The top tip when it comes to Breast examination is knowing what’s normal for you.
Whilst technically your breasts are a pair, they are not mirror images of each other. Think of them as sisters rather than twins: the two sides won’t be identical when you check so don’t be alarmed.
Self-checking isn’t just about feeling your breasts for lumps and bumps, it’s also about looking.
Stand in front of a mirror and survey your breasts, first with your hands by your side, then with your arms in the air. Look for changes in the size and shape. Is there any wrinkling or puckering of the skin? Have the nipples changed position?
Is there any fluid or discharge coming from them? Are there any skin changes on the breast surface eg rashes or reddened areas?
Once the general survey is done it’s time to get “hands on”. Remember it’s right hand left breast, left hand right breast! Use the middle 3 finger pads to feel and use your hand as a paddle to steer you around the breast.
Start on the outside and work right round and inwards in clockwise circular motions towards the nipple. Don’t forget to feel beneath the nipple area. The tail of the breast lies in the armpit so checking in here is also important. The check is best done in the shower with a soapy hand. You don’t have to be regimented about this, ultimately the aim of the game is to get familiar with your own anatomy. Realistically with regular baths and showers you are giving yourself a breast check on a daily basis without even knowing.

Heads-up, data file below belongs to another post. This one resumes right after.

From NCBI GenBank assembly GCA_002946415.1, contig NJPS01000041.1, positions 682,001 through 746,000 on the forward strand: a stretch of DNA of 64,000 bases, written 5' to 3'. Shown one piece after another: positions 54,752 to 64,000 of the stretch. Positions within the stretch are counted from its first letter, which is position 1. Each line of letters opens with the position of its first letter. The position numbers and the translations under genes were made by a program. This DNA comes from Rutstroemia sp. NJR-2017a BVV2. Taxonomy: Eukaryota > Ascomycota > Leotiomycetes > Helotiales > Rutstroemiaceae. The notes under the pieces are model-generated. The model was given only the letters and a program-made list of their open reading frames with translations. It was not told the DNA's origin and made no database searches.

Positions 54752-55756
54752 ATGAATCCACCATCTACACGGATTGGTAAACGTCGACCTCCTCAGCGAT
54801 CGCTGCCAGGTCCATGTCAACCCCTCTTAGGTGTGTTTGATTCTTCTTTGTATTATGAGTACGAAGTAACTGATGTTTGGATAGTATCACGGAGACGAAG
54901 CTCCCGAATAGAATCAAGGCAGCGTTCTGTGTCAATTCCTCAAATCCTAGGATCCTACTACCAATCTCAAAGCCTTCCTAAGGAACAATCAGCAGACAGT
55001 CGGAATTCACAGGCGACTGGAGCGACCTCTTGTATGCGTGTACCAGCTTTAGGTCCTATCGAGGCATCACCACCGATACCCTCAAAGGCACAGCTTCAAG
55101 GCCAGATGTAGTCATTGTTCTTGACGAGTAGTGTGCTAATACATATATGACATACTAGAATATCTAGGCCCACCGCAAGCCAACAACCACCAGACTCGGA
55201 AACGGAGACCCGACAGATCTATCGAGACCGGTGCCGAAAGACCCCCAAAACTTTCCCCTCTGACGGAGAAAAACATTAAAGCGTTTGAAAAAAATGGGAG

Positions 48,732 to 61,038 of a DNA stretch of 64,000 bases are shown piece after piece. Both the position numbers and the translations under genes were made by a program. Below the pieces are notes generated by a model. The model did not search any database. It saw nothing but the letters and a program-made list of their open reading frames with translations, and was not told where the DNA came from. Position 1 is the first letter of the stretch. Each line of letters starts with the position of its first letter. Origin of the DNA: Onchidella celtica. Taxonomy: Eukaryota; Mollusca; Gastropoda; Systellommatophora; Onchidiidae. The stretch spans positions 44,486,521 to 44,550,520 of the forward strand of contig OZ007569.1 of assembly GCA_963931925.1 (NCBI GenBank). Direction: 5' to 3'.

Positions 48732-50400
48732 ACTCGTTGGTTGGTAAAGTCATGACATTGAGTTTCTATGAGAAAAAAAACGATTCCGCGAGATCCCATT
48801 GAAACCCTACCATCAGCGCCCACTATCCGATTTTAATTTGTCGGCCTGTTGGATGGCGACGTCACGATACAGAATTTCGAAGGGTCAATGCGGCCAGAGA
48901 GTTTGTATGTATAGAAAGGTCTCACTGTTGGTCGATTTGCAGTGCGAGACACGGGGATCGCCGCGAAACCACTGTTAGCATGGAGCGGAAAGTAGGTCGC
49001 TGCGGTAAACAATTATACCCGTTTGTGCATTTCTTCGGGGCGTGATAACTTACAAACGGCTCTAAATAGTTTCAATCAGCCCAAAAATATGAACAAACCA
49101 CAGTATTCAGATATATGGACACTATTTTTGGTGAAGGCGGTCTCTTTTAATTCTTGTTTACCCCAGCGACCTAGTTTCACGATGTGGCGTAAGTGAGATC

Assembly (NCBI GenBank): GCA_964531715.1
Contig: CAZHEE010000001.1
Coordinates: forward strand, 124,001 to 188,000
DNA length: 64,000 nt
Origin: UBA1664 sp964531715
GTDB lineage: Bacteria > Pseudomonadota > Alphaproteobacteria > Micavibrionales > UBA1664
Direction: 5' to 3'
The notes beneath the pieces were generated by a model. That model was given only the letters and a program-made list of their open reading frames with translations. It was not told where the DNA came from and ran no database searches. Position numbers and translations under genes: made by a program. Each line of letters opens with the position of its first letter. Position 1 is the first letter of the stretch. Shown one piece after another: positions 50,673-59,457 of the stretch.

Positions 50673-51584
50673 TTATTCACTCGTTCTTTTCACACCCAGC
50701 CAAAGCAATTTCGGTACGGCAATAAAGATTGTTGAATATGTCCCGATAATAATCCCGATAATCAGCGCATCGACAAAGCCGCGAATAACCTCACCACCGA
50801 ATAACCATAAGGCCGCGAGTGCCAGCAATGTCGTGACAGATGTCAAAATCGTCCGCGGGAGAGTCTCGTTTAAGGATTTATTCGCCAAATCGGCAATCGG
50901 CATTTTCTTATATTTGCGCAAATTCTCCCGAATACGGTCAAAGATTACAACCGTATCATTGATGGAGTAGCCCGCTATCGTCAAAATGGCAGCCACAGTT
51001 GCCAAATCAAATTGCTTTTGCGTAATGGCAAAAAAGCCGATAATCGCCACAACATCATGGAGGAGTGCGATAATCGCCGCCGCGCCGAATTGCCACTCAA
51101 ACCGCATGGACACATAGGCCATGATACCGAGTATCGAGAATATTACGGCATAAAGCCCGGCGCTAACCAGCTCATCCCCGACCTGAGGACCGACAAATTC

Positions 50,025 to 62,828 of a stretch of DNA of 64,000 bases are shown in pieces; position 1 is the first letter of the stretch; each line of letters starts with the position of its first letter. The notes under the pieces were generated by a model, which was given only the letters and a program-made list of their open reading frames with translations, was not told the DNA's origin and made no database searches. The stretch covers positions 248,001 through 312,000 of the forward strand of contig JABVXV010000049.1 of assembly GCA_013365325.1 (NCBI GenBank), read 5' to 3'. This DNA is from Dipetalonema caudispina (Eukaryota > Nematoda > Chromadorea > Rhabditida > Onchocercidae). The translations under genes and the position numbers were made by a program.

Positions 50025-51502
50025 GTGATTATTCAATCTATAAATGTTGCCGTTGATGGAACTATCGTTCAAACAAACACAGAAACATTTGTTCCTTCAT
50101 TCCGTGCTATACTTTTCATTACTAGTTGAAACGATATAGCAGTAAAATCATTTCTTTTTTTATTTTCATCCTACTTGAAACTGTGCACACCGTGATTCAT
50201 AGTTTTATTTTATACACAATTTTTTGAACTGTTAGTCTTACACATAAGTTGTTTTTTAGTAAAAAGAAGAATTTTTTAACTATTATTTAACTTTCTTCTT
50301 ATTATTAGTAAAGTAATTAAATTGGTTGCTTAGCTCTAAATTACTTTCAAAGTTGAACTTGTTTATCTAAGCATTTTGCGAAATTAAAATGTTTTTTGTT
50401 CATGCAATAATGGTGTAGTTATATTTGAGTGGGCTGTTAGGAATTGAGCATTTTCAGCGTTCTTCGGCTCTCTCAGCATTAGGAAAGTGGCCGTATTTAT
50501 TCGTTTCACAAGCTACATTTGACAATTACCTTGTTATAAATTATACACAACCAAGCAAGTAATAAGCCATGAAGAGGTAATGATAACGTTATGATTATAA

If you find anything at all that seems out of sorts eg. a lump, a painful area ,a skin puckering or thickening see your GP – 90% of patients who present to GPs with breast lumps don’t have Cancer.
But you can’t be complacent, with the lifetime risk now a staggering 1/8, as long as you have breasts you have risk. If in doubt get checked out!